Postcolonial Asian cities (2013-2014)
Contact Person: Christian Hess (*4047; email@example.com)
James Farrer (firstname.lastname@example.org), David Wank (email@example.com), Bettina Gramlich-Oka (firstname.lastname@example.org)
Further members include Linda Grove, Jon Howlett (Univeristy of York, UK), Toby Lincoln (University of Leicester, UK), Jenifer Robinson (UCL), Maurizio Marinelli (University of Technology Sydney), Caroline Cartier (Univeristy of Technology Sydney), Miriam Kingsberg (University of Colorado), Tong Lam (Univeristy of Toronto), Jeff Wasserstrom (University of California, Irvine), Liu Haiyan (Tianjin Academy of Social Sciences), Wang Min (Shanghai Academy of Social Sciences), John Carroll (University of Hong Kong)
Goals and Purpose:
This project aims to create an interdisciplinarynetwork of scholars researching the topic of postcolonial Asian cities. Specifically we are interested in exploring the ways in which colonial and imperial pasts are used to justify or challenge urban development schemes,heritage politics, and issues of urban identity in the growing urban centers of Asia. Globalization and the city in Asia is fast becoming an established scholarly sub field, and we would be interested in refining this scholarship by examining the extent to which a city’s colonial past aids or hampers its global aspirations. At the heart of such inquiry is a more nuanced picture of the complex relationship between global forces, nation-states, and local society in an era of rapid urbanization.
One of the most exciting aspects of this subfield isits interdisciplinary potential. Real opportunity exists for meaningful intellectual dialog between historians, sociologists, anthropologists, geographers and urban studies specialists. The project will contribute to this growing interdisciplinary scholarship by including participants from various fields and working at institutions in Japan, China, US, UK and Australia. The initial activity will focus largely on Chinese cities (including Hong Kong) with the aim of bringing in more comparative cases from Japan, Taiwan, Singapore and the Philippines in subsequent years.
Events and activities in 2013
・Workshop (Closed to public) / Oct. 30, 2013
This was an opportunity for members of the project to meet and discuss current and future plans with a key North American partner, Jeffrey Wasserstrom. Project members briefly introduce their planned contributions for a conference volume. In addition, the workshop had two major organizational goals. We worked together to identify scholars working in Japan, China, North America and the UK whose work we feel would contribute to our collective research. We also discussed an action plan for the next several years in terms of collective funding strategies for a large international conference and publication.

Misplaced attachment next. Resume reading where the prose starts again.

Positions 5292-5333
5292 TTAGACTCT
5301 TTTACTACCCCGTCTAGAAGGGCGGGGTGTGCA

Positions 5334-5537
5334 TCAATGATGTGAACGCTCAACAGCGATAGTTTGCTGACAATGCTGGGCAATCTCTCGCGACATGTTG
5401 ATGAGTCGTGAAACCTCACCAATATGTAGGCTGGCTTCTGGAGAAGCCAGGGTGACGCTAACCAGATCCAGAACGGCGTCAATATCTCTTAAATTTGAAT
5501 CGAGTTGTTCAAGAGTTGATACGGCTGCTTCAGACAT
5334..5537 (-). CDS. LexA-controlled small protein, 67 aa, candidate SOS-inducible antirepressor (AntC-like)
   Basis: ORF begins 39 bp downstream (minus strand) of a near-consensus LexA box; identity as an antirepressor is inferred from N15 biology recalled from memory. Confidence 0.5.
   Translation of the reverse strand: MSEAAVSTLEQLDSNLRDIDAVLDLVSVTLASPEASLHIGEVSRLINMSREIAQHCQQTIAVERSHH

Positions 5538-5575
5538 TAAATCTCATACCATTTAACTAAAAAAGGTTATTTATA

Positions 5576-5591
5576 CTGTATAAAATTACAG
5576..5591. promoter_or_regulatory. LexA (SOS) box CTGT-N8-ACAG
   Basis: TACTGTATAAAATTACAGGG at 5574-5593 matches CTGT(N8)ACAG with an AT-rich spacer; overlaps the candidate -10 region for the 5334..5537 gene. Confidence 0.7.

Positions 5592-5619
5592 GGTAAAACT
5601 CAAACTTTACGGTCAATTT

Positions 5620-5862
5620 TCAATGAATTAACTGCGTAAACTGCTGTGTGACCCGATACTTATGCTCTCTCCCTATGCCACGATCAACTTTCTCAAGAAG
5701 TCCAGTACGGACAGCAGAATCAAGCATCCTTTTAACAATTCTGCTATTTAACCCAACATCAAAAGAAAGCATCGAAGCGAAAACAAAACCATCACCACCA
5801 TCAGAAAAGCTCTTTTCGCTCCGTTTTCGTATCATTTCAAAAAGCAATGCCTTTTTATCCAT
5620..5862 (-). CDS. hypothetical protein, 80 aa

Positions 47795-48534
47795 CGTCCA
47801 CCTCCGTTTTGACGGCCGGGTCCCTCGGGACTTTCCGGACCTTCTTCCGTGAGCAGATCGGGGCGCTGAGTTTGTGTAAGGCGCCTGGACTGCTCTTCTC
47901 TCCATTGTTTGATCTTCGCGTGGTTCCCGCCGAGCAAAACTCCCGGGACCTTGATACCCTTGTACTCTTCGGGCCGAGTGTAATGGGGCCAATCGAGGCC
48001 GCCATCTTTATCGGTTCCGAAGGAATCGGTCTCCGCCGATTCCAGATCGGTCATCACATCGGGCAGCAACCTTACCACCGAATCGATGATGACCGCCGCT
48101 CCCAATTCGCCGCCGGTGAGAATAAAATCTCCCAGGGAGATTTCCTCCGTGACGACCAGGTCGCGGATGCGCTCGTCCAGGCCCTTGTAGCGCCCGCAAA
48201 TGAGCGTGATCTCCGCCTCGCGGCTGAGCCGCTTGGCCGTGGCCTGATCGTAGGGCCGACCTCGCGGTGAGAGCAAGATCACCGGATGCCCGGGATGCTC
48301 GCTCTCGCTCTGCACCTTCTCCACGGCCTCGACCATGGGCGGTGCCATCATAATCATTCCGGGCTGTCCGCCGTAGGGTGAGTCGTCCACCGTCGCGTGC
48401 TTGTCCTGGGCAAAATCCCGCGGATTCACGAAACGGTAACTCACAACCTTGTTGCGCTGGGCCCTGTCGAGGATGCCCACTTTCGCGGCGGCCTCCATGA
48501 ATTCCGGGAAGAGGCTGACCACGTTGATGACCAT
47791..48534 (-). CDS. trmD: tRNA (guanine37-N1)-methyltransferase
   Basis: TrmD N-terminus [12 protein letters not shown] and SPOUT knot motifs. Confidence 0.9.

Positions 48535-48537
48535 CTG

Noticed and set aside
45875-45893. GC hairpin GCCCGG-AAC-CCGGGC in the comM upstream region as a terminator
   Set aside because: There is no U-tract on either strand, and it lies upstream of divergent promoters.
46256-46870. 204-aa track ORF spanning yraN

・Public Lecture / Oct. 31, 2013
Angry Ghosts: 1900's Boxer Crisis as Global History by Dr. Jeff Wasserstrom
Now this talk is onlinle. Watch it HERE: http://ocw.cc.sophia.ac.jp/131031comparativeculture/
・Public Lecture / Dec. 12, 2013
Urbanizing China in War and Peace: Wuxi County, 1911-1945 by Dr. Toby Lincoln
Now this talk is onlinle. Watch it HERE:http://ocw.cc.sophia.ac.jp/131212comparativeculture/
・Research, Publications and Conference participation
Christian A. Hess, “Living the socialist high life? Colonial legacies and the making of urban socialism in Dalian, 1945-1955” Paper presented at the conference “New Perspectives on the Chinese 1950s” at the University of York (UK), July 19-21, 2013.
Christian A. Hess, “Habitability and the socialist city.” Paper presented at the international conference “The Habitable City: Chinese Urban History in a Global Context” held at the University of Leicester, April 12-14, 2013
Christian A. Hess, 从殖民港口到社会主义大都市：帝国遗产和新大连的崛起（From Colonial Port to Socialist Metropolis: Imperialism and the Making of New Dalian) 城市史研究 Urban History Research 29 (September 2013): 271-292.
Christian A. Hess, “Revolutionary Real Estate: Envisioning Space in Communist Dalian” in J. Cook, J. Goldstein, and S. Schmalzer, eds., Visualizing China: Image, History and Memory in China, 1750-Present (Lexington, forthcoming, May 2014).